2012 Note: the Smartcom failed after only a few weeks so the relays have been wired directly to the ignition for the moment (not the the warning light on the alternator so as not to overload the warning light diodes.

 

 OPTIMISED SPLIT-CHARGE SYSTEM 2011

Objective:

Achieved by:
To minimise voltage drop to the auxiliary battery when very high currents are being drawn  (Voltage drop is proportional to Current flow, cable diameter, and length)
  • Keep cable runs as short as possible. In my case connect the Auxiliary charge cable to the back of the starter motor when the massive cable from the Alternator is connected).

  • Use VERY heavy duty cables (e.g. 16mm square ) and large connectors to minimise volt drop at high current rates.

 

To maximise the current reaching the auxillary battery (charge rate is proportional to both VOLTAGE and CURRENT)
  • Maintain charge voltage at 14.3+ voltage even under high current loads.

  • Use very heavy duty cables capable of carrying high currents.

  • Use only low resistance zero-volt-drop components in the charge circuit.

  • Use a switching Relay to Switch the domestic load (e.g. fridge, phone chargers etc)  from the Auxiliary power circuit to the main vehicle battery when the auxiliary battery is being charged. This ensures ALL charge power goes to the battery and none is passed from its terminals to the interior appliances.

 

To prevent a heavily discharged auxiliary battery from preventing the vehicle from starting the engine
  • Isolating the Auxiliary battery bank from the starter battery until the engine is running and disconnecting it when the draw on the main battery pulls the voltage down low (e.g. ticking over with the lights on and the fridge drawing power).  This is done by using a Voltage-Sensing Relay that switches on (makes contact) at 13+ volts, and disengages at 12.8v ....update: VSR burned out after a couple of weeks due to "cycling" on/off rapidly at tickover with high load. The PAS electric pump and Main charge relays are now wired directly to the ignition (not the alt warning lamp to prevent overloading the warning lamp diode pack in that).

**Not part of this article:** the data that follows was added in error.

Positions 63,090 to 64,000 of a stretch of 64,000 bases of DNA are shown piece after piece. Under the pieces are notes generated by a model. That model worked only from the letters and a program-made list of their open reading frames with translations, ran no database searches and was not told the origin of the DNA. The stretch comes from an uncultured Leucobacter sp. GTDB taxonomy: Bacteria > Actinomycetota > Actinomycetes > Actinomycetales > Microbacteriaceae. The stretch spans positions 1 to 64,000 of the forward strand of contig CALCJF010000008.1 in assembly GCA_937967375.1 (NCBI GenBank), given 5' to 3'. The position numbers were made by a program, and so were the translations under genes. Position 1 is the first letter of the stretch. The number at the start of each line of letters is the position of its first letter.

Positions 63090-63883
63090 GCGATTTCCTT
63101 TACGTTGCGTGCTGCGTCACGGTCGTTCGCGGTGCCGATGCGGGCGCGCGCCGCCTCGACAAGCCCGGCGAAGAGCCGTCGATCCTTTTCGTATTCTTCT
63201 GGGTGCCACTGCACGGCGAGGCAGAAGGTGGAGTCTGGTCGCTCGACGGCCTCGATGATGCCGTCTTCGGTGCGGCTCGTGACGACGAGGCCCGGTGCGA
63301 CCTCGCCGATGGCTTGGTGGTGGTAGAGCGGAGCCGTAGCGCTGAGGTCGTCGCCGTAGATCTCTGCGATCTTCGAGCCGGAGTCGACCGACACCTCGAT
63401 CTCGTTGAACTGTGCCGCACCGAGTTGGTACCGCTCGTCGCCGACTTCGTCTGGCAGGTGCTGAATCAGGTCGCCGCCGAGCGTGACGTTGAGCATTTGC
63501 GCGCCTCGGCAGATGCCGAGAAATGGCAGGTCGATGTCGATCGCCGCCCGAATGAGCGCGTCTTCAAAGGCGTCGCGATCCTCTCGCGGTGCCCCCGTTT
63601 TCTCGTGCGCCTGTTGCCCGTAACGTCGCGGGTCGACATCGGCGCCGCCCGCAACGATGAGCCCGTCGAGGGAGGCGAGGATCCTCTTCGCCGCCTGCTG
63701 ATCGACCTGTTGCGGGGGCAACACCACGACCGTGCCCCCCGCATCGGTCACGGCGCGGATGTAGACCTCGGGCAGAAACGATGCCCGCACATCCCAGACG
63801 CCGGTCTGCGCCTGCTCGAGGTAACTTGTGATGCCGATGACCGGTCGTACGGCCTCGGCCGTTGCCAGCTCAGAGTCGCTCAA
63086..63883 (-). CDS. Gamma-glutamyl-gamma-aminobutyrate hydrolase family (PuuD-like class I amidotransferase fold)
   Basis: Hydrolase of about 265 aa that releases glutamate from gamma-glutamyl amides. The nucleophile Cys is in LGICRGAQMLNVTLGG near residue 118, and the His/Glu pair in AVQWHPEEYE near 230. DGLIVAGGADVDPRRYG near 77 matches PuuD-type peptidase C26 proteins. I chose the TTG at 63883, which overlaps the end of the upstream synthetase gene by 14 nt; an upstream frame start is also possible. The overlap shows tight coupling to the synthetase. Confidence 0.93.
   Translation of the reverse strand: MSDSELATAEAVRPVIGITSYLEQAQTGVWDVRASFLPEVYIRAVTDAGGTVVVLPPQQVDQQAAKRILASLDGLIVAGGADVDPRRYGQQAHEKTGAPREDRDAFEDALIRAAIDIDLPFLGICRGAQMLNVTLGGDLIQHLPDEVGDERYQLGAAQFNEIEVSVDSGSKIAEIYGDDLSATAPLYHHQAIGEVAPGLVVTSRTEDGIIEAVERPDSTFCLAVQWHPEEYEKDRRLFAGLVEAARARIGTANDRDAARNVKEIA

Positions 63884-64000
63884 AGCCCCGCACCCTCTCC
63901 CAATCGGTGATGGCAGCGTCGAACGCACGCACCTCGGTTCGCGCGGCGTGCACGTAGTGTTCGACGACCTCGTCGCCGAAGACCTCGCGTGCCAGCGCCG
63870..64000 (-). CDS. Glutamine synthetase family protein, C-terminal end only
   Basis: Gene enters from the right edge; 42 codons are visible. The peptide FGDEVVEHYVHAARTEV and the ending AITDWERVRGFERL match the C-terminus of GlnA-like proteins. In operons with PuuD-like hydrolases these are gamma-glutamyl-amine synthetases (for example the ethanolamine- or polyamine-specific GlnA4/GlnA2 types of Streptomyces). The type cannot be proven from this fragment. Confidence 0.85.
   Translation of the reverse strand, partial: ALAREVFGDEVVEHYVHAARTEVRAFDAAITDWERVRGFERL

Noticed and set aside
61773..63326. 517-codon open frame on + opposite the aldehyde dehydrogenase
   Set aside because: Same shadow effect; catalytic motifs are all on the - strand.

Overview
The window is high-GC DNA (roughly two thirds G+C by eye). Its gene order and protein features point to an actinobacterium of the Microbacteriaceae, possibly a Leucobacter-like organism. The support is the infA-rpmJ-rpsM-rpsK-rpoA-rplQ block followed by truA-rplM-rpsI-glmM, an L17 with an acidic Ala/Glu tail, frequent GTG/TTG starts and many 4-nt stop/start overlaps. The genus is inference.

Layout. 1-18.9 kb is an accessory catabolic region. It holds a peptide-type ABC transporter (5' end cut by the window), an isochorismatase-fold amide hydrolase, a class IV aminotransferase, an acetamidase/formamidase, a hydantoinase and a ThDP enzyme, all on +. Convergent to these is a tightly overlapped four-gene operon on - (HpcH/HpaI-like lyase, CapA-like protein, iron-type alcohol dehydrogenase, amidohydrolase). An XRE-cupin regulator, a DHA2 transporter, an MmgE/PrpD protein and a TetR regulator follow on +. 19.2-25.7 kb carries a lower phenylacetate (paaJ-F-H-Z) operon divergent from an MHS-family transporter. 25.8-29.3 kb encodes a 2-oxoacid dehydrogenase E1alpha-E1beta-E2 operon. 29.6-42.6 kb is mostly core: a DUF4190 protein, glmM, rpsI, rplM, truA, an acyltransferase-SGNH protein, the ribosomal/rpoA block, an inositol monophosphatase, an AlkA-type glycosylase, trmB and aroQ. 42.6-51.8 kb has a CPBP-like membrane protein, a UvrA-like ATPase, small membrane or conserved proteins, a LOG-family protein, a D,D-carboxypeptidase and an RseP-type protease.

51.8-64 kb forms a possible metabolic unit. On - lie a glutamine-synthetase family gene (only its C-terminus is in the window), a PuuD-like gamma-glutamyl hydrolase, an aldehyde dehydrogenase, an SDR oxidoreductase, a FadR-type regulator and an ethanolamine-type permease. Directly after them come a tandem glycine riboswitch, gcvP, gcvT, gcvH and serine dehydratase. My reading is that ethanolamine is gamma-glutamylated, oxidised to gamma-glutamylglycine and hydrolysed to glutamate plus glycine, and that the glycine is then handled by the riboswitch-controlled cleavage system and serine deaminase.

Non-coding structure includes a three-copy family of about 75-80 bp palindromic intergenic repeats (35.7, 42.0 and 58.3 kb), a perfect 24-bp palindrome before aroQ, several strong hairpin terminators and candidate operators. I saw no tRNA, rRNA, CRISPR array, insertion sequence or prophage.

Maintain operational safety and robustness (reliability)
  • Heavy duty (80Amp) fuses mounted at both ends of the charge circuit.

  • 100+ Heavy Duty Relays used.

  • Heavy duty (at least 200Amp) cables used

  • Mounted securely to ensure cables cannot chaff on other items when driving.

  • Protected against water ingress due to forward movement and/or splashes.

 

 

 

ALTERNATOR CROSS-REFERENCE CHART

 

Regulators:
For Paris Rhone / Valeo etc Typically Part No5791.67 (as shown opposite) but check before purchase as some alternators are different.

Link to UK Supplier (there may be others)  Here
 

 

 

STANDARD FITMENT (2 Litre Petrol, ALL Models and Years)

FRA114 is a Quinton Hazell part No (see cross-reference chart above)

 

 

Alternator Commissioning Report:

FRA 114 (QH part no) 50Amp unit fitted to Petrol Versions:

Notes:

> High Voltage Regulator setting of 14.58 Volts (good for fast charging).
> Power output measured at 61 Amps even though the unit is officially sold as 50Amp.
> The performance curve relates to Alternator RPM which is approx twice engine RPM.

 

ALTERNATOR UPGRADE OPTION  to 70/75 Amp Unit (2 Litre Petrol, ALL Models and Years)

With thanks to "Taz-Blitz" on the Talbotoc.com forum for researching and demonstrating that this could be done.
Alternator Taken From:

FIAT DUCATO 10 1.9 DIESEL 1994-98
FIAT DUCATO 10 1.9 DIESEL TURBO 1994-98
FIAT DUCATO 14 1.9 DIESEL TURBO 1994-98

Additional Parts Required:

  • The Pulley from your original alternator.
  • 140-150mm long bolt with Nyloc nut for the upper pivot
  • 20mm Spacer. This fits between the front upper mounting lug of the alternator and the engine bracket to ensure the pulleys line up correctly.
  • Couple of Thick washers for the tensioner at the bottom.
  • Electrical Connectors: one large-hole wire connector for the starter cable and one small hole for thehe low-tension cable

Tools Required:

  • Allen key: 8mm or  5/6AF to hold shaft on new alt.
  • A vice
  • 15/16AF or 24mm spanner / Socket on new alt. nut
  • 7/8AF spanner on Old alt. nut. ( pulley held gently in vice )
  • 2 x 17mm spanners
  • 2 x 13mm spanners
  • 8mm spanner/socket for the LT connector on the Alternator.
Part No Cross Reference:

DELCO REMY EXC DRA3646
HELLA REF CA1258
LUCAS ELSTOCK LRB00292
LUCAS EXC LRB292
WOODS ALT12013
FIAT 46430110
FIAT 46434930
IVECO 1305709080
IVECO 1315060080
MAGNETIC MARELLI 63321205
MAGNETIC MARELLI 63321276
MAGNETIC MARELLI 63321361
MAGNETIC MARELLI 63321617
MAGNETIC MARELLI 943321617
QH REF FRA943
QX REF QA3187
RML PART No. 100-055
SOVEREIGN SA050
VALEO 437851

Here is a photo of my uprated Alternator installation (Full write-up will follow one day)

Taz-Blitz's Alternator Upgrade
original Post here: http://www.talbotoc.com/post67118.html#p67118 )

Image